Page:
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2951 Nationwide Investigation of Patient Trajectories in Mantle Cell Lymphoma - Initial Data from the Swedish MCL Complete Project

Program: Oral and Poster Abstracts
Session: 623. Mantle Cell, Follicular, and Other Indolent B-Cell Lymphoma—Clinical Studies: Poster III
Hematology Disease Topics & Pathways:
Biological, antibodies, therapy sequence, Adult, Diseases, Non-Biological, Mantle Cell Lymphoma, Therapies, Combinations, chemotherapy, B-Cell Lymphoma, Lymphoid Malignancies, Study Population, Clinically relevant, transplantation, TKI
Monday, December 7, 2020, 7:00 AM-3:30 PM

Mats Jerkeman, MD, PhD1, Thorgerdur Palsdottir2*, Ingrid Glimelius, MD, PhD3*, Alexandra Albertsson-Lindblad, MD, PhD4*, Caroline Weibull5*, Fredrik Ellin, MD, PhD6*, Kristina Sonnevi, MD, PhD7*, Catharina Lewerin, MD, PhD8*, Lena Brandefors9* and Karin E. Smedby, MD, PhD10*

1Department of Oncology, Skane University Hospital, Lund, Skaane Laen, Sweden
2Clinical Epidemiology, Karolinska Institute, Stockholm, Sweden
3Department of Immunology, Genetics and Pathology, Unit of Oncology, Uppsala University, Uppsala, Sweden
4Dept of Oncology, Institute of Clinical Sciences, Lund University, Lund, Sweden
5Clinical Epidemiology Division, Department of Medicine Solna, Karolinska Institutet, Stockholm, Sweden
6Department of Internal Medicine, Kalmar County Hospital, Kalmar, Sweden
7Karolinska Institutet Univeristy Hospital, Stockholm, SWE
8Sahlgrenska University Hospital, Goeteborg, Sweden
9Sunderby Sjukhus, Lulea, SWE
10Karolinska University Hospital, Stockholm, Sweden

Background Mantle cell lymphoma (MCL) is a B-cell malignancy, with increasing incidence. It is currently not considered curable. Although a proportion of patients obtain prolonged remission after first line chemoimmunotherapy, most patients will experience several lines of therapy. Hitherto, population based data of the complete care trajectories for patients with MCL have not been available, limiting our knowledge to that from single centre experiences. Here, we present the initial data from a nationwide attempt to collect all available data from all patients diagnosed with MCL.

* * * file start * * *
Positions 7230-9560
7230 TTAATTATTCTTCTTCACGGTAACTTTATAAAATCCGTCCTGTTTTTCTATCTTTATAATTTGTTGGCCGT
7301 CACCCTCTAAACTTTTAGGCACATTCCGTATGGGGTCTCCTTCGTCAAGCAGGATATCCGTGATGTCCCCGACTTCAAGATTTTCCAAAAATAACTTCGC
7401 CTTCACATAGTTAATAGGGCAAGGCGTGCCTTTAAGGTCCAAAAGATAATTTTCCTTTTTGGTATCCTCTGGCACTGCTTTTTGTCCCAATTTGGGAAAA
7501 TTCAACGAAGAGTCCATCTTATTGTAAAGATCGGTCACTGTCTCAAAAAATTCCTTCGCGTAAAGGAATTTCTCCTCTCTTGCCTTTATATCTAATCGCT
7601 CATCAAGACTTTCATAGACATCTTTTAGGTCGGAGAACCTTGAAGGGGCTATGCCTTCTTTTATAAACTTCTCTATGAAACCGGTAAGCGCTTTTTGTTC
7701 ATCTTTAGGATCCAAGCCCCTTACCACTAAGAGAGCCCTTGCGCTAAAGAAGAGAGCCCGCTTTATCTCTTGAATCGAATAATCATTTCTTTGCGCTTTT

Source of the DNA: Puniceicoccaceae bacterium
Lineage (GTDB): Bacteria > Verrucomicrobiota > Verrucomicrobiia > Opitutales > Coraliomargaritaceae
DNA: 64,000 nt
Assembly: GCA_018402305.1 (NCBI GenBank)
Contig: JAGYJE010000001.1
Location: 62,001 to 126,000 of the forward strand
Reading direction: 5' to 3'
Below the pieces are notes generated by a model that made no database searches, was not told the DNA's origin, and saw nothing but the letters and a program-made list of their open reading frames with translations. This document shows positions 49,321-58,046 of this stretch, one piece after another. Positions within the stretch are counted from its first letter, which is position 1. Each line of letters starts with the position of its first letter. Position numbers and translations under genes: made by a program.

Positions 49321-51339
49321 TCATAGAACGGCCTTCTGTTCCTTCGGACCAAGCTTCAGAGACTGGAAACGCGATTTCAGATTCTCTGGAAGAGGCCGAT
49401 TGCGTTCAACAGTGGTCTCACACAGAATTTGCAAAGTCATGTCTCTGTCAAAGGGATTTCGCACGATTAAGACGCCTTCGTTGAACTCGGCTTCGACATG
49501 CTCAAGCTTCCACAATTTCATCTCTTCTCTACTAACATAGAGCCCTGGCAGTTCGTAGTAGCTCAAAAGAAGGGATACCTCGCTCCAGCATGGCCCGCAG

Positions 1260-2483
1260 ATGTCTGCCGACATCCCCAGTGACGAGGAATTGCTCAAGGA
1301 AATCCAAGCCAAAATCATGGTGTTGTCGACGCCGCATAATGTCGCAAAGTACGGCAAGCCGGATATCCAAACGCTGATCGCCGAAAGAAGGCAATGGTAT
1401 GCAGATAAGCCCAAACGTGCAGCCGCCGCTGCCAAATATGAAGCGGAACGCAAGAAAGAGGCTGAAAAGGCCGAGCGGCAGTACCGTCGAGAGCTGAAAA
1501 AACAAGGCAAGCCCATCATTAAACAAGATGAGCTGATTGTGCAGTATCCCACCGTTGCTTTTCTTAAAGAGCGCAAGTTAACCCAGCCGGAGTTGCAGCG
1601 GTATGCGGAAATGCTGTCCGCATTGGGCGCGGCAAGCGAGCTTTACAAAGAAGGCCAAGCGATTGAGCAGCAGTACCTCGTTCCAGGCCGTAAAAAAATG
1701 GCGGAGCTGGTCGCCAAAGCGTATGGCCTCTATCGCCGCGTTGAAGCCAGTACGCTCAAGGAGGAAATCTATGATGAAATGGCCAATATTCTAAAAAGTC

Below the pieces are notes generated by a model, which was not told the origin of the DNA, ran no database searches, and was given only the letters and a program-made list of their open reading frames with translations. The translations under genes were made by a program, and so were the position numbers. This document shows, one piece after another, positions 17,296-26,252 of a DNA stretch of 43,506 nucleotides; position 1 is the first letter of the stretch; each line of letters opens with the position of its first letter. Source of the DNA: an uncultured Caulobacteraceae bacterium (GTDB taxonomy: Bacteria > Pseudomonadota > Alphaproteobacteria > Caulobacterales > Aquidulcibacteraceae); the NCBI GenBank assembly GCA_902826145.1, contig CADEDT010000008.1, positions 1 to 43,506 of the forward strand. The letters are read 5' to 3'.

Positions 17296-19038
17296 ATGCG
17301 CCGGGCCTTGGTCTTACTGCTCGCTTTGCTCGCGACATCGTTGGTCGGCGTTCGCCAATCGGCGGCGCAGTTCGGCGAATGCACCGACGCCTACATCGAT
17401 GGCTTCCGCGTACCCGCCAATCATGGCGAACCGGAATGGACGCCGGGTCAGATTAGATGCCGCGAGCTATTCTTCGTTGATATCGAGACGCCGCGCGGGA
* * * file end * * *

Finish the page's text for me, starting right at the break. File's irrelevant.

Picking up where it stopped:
Methods Patients with a primary diagnosis of MCL in 2006-2018 were identified in the Swedish Lymphoma Register and followed until March 6, 2020. The register contains information about clinical characteristics, prognostic factors, primary treatment, treatment response and relapse. Information on further lines of therapy, including treatment response and progression/relapse was extracted through medical chart review in all patients.

Results In total, 1411 patients were diagnosed with MCL during the period 2006-2018. Currently, complete data are available for 445 (32%). The most frequently used first line regimens were R-bendamustine (n=131, 29%) and Nordic MCL2 (n=102, 21%). 31 patients (7%) were managed with an initial watch and wait strategy. 87 patients (19%) received consolidation with an autologous stem cell transplant, and 51 (11%) patients received rituximab maintenance. After a median follow-up of 49 months (IQR 25-81), 279 patients (63%) did not experience any relapse, and the median age for patients without relapse was higher compared to the relapse group (73 vs 70 years). 166 patients (37%) experienced a first relapse or progression. The most frequently used second line regimen was R-bendamustine (n=49, 30%). 102 (21%) and 51 (11%) experienced a second or third relapse/progression, respectively. The median PFS after 1st (PFS-1), 2nd, (PFS-2), 3rd (PFS-3) and 4th (PFS-4) lines of therapy were 40, 11, 6, and 4 months. Patients with early progression, defined as a PFS-1 <24 months (POD24-1) had an inferior outcome (median OS of 23 vs. 101 months) compared to patients with a later relapse. Similarly, patients with a POD24-2 had an inferior outcome compared to patients with PFS-2 ³24 months (median OS 8.4 vs 61 months).

Conclusion In this population-based series, mainly treated with conventional chemoimmunotherapy, 63% of patients diagnosed with MCL did not experience relapse/progression after a median follow-up of 40 months – due to death before relapse or continuous remission. In addition, PFS and OS continue to drop with successive lines of therapies. Early progression, both after 1st and after 2nd line therapy is associated with markedly impaired OS –identifying patient populations in need of novel treatment strategies.

Figure 1 A. Progression-free survival (PFS) in 445 patients with mantle cell lymphoma (MCL) diagnosed in Sweden 2006-2018 according to first line regimen. B. Overall survival (OS) according to time to relapse (PFS -1 < 24 months or >24 months).

Disclosures: Jerkeman: Roche: Research Funding; Celgene: Research Funding; Abbvie: Research Funding; Janssen: Research Funding; Gilead: Research Funding. Weibull: Janssen Cilag: Research Funding. Smedby: Celgene: Consultancy; Janssen: Research Funding; Takeda: Research Funding.

*signifies non-member of ASH